Please use this identifier to cite or link to this item: http://hdl.handle.net/2440/118457
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Type: Journal article
Title: A triple trophic boost: How carbon emissions indirectly change a marine food chain
Author: Doubleday, Z.
Nagelkerken, I.
Coutts, M.
Goldenberg, S.
Connell, S.
Citation: Global Change Biology, 2019; 25(3):978-984
Publisher: Wiley Online Library
Issue Date: 2019
ISSN: 1354-1013
1365-2486
Statement of
Responsibility: 
Zoë A. Doubleday, Ivan Nagelkerken, Madeleine D. Coutts, Silvan U. Goldenberg, Sean D. Connell
Abstract: The pervasive enrichment of CO2 in our oceans is a well-documented stressor to marine life. Yet, there is little understanding about how CO2 affects species indirectly in naturally complex communities. Using natural CO2 vents, we investigated the indirect effects of CO2 enrichment through a marine food chain. We show how CO2 boosted the biomass of three trophic levels: from the primary producers (algae), through to their grazers (gastropods), and finally through to their predators (fish). We also found that consumption by both grazers and predators intensified under CO2 enrichment, but, ultimately, this top-down control failed to compensate for the boosted biomass of both primary producers and herbivores (bottom-up control). Our study suggests that indirect effects can buffer the ubiquitous and direct, negative effects of CO2 enrichment by allowing the upward propagation of resources through the food chain. Maintaining the natural complexity of food webs in our ocean communities could, therefore, help minimize the future impacts of CO2 enrichment.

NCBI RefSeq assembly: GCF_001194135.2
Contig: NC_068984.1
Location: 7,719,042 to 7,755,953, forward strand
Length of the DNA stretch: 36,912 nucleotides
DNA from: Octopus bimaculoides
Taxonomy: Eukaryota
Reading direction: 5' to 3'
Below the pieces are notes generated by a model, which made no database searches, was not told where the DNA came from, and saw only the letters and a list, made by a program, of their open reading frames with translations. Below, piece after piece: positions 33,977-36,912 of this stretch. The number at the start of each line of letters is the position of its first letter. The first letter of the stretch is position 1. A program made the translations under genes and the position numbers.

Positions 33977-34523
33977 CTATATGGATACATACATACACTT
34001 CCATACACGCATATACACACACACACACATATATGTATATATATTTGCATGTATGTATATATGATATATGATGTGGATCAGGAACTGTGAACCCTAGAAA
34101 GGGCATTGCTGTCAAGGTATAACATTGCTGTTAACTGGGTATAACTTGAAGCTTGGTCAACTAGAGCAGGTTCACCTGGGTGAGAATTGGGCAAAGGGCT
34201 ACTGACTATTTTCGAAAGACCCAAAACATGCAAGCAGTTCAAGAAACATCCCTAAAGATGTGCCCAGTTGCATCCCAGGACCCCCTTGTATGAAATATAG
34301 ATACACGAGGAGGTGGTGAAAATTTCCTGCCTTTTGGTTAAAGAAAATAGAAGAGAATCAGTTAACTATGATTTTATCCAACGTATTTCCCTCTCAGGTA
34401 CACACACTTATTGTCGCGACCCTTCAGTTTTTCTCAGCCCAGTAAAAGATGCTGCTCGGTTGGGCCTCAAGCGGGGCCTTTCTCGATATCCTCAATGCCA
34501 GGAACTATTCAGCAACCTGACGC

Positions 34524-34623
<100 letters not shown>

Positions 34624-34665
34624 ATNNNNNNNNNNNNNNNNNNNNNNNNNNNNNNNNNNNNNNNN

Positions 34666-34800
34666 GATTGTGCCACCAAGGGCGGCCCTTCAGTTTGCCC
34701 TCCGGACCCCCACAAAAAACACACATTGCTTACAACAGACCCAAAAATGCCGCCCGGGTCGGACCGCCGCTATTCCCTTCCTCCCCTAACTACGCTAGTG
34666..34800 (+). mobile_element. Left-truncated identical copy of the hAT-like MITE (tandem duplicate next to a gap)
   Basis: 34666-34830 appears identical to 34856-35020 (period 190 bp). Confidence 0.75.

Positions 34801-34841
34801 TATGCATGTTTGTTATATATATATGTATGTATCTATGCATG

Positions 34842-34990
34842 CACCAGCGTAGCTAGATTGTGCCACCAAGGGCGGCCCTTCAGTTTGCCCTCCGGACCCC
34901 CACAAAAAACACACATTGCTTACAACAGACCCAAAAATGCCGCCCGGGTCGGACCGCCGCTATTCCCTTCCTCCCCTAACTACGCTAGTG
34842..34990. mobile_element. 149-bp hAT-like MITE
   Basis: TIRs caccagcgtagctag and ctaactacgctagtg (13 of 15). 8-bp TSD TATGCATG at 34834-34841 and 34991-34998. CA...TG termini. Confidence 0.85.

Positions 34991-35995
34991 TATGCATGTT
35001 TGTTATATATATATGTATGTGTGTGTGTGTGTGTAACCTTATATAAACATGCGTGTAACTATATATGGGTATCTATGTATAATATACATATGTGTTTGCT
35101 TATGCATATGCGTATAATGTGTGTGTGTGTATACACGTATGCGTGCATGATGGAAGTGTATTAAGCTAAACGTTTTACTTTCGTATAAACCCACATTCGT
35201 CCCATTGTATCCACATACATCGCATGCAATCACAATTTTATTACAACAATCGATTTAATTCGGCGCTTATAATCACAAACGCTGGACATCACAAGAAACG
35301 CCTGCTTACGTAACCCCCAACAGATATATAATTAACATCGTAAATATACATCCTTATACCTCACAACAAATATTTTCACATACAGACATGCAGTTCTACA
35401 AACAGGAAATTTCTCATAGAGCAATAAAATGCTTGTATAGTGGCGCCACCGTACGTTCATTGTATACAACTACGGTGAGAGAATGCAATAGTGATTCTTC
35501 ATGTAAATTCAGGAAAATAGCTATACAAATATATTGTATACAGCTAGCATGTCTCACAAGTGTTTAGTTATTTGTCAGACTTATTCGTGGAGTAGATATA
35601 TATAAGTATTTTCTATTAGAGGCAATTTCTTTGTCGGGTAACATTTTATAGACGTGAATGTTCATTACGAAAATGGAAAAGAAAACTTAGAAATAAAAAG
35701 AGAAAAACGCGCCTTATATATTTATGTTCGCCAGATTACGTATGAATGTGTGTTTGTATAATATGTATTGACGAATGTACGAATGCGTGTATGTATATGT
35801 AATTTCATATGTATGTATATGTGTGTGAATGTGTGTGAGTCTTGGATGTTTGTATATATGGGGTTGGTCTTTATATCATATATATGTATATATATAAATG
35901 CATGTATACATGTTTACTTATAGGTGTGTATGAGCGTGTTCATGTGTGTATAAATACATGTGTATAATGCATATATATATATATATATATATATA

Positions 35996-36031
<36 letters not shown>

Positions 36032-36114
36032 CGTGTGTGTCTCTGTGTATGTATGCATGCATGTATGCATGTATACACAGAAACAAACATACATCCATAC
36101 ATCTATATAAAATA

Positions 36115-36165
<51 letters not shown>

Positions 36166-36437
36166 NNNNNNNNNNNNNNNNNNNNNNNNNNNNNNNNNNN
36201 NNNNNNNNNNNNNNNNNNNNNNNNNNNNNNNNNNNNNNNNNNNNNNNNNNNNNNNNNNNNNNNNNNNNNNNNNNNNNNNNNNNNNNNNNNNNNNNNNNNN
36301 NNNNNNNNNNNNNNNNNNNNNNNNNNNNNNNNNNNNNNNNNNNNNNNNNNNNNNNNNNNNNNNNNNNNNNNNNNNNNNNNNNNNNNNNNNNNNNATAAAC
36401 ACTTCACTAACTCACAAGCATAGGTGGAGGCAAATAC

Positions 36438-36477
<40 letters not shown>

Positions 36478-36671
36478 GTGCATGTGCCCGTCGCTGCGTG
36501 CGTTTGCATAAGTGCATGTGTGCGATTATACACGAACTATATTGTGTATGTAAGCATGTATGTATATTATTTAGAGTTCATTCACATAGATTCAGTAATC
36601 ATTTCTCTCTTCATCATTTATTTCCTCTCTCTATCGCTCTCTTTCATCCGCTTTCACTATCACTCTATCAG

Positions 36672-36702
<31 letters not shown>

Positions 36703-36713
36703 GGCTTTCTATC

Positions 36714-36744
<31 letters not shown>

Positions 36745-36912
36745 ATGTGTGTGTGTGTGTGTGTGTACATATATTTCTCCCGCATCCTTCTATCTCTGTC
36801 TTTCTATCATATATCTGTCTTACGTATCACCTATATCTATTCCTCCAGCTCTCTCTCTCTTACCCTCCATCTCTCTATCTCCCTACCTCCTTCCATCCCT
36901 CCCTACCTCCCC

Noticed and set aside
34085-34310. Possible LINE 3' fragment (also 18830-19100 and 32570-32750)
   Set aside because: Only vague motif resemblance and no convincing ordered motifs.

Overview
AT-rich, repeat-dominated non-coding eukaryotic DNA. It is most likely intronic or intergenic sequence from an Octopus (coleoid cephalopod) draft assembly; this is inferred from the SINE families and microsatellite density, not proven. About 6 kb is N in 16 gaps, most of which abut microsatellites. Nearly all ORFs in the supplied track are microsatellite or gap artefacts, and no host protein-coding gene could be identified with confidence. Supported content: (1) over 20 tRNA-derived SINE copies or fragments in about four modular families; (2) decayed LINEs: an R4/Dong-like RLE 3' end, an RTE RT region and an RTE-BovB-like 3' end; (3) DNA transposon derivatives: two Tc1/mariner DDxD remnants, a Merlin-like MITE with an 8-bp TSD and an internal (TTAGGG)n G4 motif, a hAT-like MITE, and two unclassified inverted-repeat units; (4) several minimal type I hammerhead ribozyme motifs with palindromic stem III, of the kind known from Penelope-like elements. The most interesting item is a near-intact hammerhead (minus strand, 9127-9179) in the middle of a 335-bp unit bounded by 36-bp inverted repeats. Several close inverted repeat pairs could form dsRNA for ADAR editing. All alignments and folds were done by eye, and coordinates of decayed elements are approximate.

Keywords: carbon dioxide; climate change; indirect effects; marine communities; ocean acidification; resource enrichment
Rights: © 2018 John Wiley & Sons Ltd.
RMID: 0030105152
DOI: 10.1111/gcb.14536
Grant ID: http://purl.org/au-research/grants/arc/DP150104263
http://purl.org/au-research/grants/arc/FT120100183
http://purl.org/au-research/grants/arc/FT0991953
Appears in Collections:Environment Institute publications

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